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Reye's Syndrome, H1N1 and Influenza

CDC Novel H1N1 Flu (Or Any Flu) Guidelines

Warning! Do not give aspirin (acetylsalicylic acid / salicylates) to children or teenagers who have the flu; this can cause a rare but serious illness called Reye's Syndrome.

Check ingredient labels on all over-the-counter cold and flu medications to see if they contain aspirin / salicylates. Download a list of ingredients to avoid here. Teenagers with the flu can take medicines without aspirin, such as acetaminophen (Tylenol) and ibuprofen (Advil, Motrin, Nuprin), to relieve symptoms.

Children younger than 6 years of age should not be given over-the-counter cold medications without first speaking with a healthcare provider.

The safest care for flu symptoms in children younger than 2 years of age is using a cool-mist humidifier and a suction bulb to help clear away mucus.

Fevers and aches can be treated with acetaminophen (Tylenol) or ibuprofen (Advil, Motrin, Nuprin) or nonsteroidal anti-inflammatory drugs (NSAIDS). Examples of these kinds of medications include:

  • Acetaminophen; Tylenol

  • Ibuprofen; Advil, Motrin, Nuprin

  • Naproxen; Aleve

Over-the-counter cold and flu medications used according to the package instructions may help lessen some symptoms such as cough and congestion. Importantly, these medications will not lessen how infectious a person is.

Check the ingredients on the package label to see if the medication already contains acetaminophen or ibuprofen before taking additional doses of these medications --don't-- double dose! Patients with kidney disease or stomach problems should check with their health care provider before taking any NSAIDS.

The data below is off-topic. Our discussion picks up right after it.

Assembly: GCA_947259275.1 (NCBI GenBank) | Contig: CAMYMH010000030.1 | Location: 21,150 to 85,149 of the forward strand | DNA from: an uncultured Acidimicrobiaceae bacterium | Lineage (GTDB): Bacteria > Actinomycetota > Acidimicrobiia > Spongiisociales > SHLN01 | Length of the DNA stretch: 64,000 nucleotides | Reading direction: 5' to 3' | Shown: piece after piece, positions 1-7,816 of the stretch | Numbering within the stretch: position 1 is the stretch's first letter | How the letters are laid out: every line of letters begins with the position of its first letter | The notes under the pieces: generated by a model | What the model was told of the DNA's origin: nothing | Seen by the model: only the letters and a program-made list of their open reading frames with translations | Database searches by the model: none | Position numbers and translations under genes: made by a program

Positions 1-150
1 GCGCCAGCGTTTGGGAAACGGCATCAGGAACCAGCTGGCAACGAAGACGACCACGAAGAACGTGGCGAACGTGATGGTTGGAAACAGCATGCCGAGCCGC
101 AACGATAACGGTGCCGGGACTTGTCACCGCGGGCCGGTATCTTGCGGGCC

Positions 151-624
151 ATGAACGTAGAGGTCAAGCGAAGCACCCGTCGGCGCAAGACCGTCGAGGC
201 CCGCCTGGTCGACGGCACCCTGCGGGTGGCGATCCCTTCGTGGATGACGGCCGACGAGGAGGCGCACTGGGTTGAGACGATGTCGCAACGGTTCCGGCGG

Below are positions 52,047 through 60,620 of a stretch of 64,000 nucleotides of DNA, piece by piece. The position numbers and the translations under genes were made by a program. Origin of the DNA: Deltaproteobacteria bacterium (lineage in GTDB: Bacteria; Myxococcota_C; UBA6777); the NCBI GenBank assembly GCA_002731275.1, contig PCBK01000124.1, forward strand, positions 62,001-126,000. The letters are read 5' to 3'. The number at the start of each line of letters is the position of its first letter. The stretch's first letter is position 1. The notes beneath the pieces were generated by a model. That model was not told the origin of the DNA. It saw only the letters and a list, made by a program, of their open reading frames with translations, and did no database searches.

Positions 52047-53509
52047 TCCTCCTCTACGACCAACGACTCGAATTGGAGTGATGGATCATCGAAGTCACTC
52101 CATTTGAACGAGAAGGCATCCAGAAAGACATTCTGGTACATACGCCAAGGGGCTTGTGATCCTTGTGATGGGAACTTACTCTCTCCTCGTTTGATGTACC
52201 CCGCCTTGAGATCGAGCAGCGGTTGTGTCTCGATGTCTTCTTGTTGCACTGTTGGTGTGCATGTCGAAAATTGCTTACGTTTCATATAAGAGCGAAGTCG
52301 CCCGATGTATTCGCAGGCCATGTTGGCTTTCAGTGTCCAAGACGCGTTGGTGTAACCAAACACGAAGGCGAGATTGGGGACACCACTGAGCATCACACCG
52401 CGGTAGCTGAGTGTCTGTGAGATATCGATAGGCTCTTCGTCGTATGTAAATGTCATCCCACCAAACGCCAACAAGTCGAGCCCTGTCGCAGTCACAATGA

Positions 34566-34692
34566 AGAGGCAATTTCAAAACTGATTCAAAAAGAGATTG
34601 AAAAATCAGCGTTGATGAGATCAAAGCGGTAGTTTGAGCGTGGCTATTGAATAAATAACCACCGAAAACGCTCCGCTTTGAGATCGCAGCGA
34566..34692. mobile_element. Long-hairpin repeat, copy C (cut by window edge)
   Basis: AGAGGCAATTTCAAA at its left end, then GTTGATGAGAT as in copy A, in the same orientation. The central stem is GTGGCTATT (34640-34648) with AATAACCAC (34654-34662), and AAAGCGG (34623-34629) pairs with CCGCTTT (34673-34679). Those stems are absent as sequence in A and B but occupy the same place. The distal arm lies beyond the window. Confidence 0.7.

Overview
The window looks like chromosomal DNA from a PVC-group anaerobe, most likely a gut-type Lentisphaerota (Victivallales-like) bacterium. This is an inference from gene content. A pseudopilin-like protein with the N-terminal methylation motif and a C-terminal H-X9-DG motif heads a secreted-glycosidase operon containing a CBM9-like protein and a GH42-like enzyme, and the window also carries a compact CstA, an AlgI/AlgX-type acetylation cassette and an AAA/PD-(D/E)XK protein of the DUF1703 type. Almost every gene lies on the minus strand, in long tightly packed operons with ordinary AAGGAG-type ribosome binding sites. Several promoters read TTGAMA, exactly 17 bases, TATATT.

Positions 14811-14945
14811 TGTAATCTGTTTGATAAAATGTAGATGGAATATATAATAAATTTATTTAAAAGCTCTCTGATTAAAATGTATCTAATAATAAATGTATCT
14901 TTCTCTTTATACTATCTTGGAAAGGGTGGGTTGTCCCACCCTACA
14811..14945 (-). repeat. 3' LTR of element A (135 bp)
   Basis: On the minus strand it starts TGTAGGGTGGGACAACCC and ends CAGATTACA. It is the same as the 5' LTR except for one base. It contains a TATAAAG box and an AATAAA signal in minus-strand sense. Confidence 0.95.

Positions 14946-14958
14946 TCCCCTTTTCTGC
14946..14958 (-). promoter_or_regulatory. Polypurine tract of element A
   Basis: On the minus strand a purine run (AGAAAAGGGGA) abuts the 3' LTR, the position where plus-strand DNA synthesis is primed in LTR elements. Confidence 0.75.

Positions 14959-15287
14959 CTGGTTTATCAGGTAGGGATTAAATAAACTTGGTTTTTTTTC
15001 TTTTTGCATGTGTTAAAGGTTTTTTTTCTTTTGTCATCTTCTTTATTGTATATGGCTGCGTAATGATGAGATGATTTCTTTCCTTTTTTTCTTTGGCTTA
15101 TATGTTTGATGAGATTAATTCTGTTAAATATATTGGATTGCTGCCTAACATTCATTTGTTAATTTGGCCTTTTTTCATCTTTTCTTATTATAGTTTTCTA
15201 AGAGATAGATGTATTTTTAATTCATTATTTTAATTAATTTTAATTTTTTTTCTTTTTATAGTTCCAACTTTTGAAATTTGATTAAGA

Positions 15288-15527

Check with your health care provider or pharmacist if you are taking other over-the-counter or prescription medications not related to the flu. For more information on products for treating flu symptoms, see the FDA website.

When to Seek Emergency Medical Care:

Get medical care right away if the sick person at home:

  • has difficulty breathing or chest pain

  • has purple or blue discoloration of the lips

  • is vomiting and unable to keep liquids down

  • has signs of dehydration such as dizziness when standing, absence of urination, or in infants, a lack of tears when they cry

  • has seizures (for example, uncontrolled convulsions)

  • is less responsive than normal or becomes confused

More information about the Novel H1N1 Flu see Flu.Gov

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